Renal Microvascular Damage and Repair in Athersclerotic Renovascular Disease

Project: Research project

Project Details


The impact of vascular disease on morbidity and mortality is on the rise in the Western world. Atherosclerotic renal artery stenosis (ARAS), a common etiology of chronic kidney disease and renovascular hypertension, amplifies deterioration of renal function and attenuates its recovery (compared to RAS alone) following renal revascularization. However, the mechanisms leading to these grave outcomes are yet to be identified, and adequate strategies to improve them are in dire need. The working hypothesis underlying this proposal is that atherosclerosis blunts the recovery of the stenotic ARAS kidney by amplifying oxidative stress and microvascular injury that exacerbate renal damage. The corollary of this hypothesis is that antioxidant strategies or replenishment of endothelial cells would restore vascular integrity and improve the function, structure, and recovery prospects of the ARAS kidney. This hypothesis will be tested in a novel pig model of unilateral ARAS that we have developed and characterized, using unique imaging approaches that we have refined to study single-kidney function and structure. We will characterize in vivo single-kidney regional perfusion, GFR, and tubular dynamics, under basal conditions and during challenge, before and after percutaneous transluminal renal angioplasty (PTRA) and stenting. The in vivo studies will be correlated with in vitro studies exploring the in situ 3D architecture of the renal microcirculation, renal redox status, and morphology. These studies will pursue 3 Specific Aims. Specific Aim 1 will test the hypothesis that the attenuated response of ARAS kidneys to revascularization is driven by amplification of oxidative stress, which modulates renal function and renal tissue remodeling, and will seek predictive factors associated with renal recovery Specific Aim 2 will test the hypothesis that enhanced renal vascular repair, achieved by intra-renal delivery of autologous progenitor cells, would improve renal hemodynamics, function, and structure in ARAS. Specific Aim 3 will test the hypothesis that enhanced renal vascular repair in ARAS would improve renal outcomes and recovery after PTRA. The proposed studies may greatly advance our understanding of the pathogenesis of renal injury in ARAS, and assist in development of strategies to identify predictors of renal viability and improve the success of treatment. Thus, these studies may contribute towards management of patients with renovascular disease.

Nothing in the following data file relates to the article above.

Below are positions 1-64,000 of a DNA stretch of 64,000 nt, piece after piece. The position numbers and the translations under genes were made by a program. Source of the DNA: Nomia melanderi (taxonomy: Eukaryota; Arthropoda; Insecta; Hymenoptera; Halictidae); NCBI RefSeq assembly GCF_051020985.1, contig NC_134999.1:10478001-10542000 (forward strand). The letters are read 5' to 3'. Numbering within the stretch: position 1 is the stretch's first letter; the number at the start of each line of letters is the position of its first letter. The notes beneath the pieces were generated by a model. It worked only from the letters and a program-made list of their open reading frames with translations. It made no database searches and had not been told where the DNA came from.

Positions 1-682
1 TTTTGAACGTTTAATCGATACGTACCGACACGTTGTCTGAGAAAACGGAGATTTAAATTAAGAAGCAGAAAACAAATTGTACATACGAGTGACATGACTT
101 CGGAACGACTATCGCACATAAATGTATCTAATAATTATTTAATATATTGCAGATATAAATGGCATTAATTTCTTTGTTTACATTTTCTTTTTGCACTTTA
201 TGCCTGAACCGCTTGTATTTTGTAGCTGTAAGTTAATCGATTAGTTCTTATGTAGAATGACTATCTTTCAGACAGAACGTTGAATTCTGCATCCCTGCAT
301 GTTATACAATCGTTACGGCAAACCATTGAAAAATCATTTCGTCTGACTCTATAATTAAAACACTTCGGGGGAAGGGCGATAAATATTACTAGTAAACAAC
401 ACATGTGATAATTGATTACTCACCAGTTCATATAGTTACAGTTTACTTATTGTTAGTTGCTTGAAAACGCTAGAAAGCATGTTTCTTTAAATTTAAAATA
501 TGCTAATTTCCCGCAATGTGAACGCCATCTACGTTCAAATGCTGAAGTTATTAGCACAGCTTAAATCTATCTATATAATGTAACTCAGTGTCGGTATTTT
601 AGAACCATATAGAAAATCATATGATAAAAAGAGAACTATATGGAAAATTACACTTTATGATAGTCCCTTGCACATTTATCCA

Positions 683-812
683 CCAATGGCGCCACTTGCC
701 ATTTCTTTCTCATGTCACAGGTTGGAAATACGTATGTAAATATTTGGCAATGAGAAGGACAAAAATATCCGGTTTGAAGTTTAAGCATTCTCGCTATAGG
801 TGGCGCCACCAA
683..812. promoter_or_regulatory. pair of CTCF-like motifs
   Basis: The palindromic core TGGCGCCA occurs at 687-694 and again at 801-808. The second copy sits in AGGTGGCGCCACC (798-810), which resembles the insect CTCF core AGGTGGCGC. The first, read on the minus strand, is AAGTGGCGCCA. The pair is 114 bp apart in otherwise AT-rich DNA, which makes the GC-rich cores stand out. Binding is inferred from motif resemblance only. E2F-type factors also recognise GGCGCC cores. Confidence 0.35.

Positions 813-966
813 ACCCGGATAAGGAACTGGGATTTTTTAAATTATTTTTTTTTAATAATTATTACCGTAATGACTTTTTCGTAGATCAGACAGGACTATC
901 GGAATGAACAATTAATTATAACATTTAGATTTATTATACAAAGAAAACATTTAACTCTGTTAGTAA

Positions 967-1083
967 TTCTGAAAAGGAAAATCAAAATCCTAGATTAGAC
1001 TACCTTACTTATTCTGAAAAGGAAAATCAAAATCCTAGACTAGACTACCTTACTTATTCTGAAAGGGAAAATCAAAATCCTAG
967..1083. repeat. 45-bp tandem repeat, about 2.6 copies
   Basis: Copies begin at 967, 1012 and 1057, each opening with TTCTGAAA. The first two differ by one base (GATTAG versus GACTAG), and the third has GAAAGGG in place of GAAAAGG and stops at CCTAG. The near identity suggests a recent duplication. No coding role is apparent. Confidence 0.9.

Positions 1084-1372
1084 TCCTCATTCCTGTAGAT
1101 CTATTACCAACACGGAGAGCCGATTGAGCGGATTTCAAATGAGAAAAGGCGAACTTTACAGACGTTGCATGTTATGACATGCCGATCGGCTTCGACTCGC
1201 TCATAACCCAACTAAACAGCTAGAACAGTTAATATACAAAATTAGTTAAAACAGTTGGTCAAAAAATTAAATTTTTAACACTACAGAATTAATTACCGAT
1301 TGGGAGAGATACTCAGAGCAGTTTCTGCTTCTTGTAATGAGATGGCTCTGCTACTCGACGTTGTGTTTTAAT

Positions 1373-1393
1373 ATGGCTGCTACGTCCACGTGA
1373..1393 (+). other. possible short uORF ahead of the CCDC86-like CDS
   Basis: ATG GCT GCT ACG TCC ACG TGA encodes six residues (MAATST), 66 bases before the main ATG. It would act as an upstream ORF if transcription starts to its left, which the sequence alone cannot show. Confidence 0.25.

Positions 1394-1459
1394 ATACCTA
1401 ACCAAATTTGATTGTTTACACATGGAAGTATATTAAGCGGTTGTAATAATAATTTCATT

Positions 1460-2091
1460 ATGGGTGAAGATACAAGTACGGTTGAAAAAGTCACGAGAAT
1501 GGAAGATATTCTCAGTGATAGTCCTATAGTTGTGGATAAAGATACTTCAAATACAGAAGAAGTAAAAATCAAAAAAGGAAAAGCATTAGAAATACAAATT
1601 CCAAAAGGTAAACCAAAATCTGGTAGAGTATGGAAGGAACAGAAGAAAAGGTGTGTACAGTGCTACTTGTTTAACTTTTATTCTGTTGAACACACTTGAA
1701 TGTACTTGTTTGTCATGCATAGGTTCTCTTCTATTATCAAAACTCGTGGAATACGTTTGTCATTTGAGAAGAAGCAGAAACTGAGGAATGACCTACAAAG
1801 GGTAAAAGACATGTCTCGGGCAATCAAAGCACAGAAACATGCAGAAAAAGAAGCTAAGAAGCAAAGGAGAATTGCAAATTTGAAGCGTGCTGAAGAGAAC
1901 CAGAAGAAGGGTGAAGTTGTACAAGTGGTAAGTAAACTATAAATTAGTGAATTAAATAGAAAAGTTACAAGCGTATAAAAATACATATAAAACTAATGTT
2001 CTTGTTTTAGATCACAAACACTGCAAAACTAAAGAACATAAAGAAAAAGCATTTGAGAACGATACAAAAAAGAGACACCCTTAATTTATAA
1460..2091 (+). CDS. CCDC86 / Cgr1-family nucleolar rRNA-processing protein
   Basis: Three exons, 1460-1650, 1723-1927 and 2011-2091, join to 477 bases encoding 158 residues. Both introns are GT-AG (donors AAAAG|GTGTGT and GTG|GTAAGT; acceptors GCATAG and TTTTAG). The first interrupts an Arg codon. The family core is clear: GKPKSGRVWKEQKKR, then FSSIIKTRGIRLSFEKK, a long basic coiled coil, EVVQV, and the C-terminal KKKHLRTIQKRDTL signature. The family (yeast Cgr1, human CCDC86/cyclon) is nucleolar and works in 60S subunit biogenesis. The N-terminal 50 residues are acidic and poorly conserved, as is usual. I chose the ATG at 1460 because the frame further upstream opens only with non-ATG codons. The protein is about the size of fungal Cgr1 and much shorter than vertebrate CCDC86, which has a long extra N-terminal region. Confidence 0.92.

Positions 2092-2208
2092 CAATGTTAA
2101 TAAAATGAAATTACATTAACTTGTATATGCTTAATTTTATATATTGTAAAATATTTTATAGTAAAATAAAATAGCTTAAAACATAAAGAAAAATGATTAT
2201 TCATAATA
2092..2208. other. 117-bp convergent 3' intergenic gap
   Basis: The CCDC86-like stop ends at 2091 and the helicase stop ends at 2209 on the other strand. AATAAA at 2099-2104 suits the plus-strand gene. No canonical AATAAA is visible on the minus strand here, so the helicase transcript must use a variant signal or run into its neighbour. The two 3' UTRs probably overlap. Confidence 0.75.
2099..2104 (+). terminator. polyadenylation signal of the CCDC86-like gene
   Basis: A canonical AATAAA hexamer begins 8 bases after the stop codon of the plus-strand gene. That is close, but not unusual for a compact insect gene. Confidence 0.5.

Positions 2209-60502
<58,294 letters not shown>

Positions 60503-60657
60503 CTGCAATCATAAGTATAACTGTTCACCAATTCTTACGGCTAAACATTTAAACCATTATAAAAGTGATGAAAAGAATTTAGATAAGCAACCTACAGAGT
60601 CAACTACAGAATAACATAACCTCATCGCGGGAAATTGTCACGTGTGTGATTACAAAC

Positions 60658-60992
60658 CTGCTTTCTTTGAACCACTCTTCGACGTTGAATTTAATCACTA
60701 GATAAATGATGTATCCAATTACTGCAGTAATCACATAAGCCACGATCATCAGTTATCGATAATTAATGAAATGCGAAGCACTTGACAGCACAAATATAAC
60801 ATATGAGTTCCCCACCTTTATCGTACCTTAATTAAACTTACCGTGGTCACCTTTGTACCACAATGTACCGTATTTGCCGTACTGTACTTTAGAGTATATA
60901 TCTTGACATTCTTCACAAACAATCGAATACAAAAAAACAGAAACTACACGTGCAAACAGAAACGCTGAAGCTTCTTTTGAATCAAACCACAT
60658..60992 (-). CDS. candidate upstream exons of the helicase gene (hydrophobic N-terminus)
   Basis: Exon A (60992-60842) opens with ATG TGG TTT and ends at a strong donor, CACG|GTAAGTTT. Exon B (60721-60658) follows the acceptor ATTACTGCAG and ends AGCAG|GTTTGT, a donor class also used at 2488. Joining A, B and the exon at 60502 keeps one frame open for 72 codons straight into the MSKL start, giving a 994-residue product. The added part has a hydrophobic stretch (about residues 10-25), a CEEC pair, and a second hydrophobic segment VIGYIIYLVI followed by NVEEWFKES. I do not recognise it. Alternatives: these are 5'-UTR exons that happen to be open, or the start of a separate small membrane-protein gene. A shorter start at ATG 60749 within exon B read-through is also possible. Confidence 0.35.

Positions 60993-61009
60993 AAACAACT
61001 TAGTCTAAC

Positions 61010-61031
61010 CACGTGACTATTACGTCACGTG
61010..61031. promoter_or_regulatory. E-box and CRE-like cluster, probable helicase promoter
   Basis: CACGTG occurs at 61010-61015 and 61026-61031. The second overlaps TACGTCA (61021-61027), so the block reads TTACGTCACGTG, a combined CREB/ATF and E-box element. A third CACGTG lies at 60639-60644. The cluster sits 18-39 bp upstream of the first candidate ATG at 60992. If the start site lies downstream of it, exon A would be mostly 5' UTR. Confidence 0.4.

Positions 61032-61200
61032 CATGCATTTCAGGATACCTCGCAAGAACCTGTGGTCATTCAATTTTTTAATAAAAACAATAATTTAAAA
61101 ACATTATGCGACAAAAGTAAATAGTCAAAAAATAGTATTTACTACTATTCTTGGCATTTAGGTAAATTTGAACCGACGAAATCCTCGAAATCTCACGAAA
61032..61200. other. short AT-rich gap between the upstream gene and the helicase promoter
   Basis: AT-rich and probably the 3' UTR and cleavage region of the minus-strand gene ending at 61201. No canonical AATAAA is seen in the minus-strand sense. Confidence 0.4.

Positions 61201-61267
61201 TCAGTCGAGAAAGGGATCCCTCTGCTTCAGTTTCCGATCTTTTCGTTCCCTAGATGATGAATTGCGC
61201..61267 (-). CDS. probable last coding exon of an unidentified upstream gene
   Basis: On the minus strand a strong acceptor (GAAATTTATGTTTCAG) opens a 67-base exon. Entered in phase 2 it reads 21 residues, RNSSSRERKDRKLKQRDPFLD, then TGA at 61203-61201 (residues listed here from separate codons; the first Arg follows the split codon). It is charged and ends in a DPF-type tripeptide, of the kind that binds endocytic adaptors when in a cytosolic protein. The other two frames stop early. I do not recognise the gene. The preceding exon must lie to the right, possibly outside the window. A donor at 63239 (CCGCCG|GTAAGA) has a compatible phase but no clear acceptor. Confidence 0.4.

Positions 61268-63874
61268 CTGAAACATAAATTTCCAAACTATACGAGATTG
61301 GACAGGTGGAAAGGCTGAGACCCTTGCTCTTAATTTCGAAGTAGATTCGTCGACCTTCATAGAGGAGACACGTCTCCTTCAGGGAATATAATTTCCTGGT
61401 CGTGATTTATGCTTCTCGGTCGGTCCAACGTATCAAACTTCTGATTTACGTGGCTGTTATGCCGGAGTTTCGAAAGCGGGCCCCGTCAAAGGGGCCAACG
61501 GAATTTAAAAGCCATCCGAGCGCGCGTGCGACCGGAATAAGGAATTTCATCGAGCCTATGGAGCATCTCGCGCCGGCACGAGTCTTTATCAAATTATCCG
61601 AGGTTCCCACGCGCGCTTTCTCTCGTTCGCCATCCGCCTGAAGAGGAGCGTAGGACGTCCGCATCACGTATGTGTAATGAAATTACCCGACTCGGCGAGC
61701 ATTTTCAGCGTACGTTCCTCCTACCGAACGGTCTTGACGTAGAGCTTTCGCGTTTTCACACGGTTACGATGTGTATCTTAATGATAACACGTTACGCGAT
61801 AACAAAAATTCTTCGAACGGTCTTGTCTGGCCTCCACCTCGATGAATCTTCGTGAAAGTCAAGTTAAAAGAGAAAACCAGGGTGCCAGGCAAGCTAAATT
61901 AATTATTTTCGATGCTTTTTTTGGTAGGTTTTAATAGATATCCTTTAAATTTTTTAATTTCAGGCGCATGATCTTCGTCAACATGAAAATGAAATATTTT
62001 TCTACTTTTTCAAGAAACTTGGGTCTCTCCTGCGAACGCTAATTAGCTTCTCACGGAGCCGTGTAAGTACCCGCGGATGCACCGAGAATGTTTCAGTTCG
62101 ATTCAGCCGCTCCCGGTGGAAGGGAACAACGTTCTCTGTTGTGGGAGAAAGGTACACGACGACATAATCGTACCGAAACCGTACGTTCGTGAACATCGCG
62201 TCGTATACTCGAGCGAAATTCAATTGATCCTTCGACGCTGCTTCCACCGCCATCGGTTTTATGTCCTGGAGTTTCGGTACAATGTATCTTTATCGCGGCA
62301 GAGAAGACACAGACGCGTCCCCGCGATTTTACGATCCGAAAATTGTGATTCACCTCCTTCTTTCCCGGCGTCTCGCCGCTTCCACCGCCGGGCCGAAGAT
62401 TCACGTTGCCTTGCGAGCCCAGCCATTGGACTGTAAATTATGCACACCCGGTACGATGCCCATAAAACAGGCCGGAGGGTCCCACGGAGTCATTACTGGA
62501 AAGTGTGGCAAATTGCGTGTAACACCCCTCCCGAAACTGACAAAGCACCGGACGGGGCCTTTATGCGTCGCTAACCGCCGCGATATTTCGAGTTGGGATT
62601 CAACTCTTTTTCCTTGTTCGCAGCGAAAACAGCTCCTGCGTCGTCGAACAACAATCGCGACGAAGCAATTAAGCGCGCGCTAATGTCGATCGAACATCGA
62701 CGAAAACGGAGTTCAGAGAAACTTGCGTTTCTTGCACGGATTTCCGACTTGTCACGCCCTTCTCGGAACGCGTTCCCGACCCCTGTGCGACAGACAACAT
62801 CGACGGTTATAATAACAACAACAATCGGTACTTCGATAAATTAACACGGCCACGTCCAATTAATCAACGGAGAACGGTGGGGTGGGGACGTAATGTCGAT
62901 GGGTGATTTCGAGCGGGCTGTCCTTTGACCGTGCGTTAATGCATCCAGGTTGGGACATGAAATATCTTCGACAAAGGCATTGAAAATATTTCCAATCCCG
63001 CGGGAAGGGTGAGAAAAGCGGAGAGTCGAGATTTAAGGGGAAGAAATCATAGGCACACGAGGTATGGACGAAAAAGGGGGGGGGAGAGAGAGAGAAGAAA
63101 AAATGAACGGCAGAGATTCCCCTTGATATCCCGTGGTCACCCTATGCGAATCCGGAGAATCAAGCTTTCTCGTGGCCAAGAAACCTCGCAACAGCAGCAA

Effective start/end date7/1/076/30/13


  • National Heart, Lung, and Blood Institute: $335,915.00


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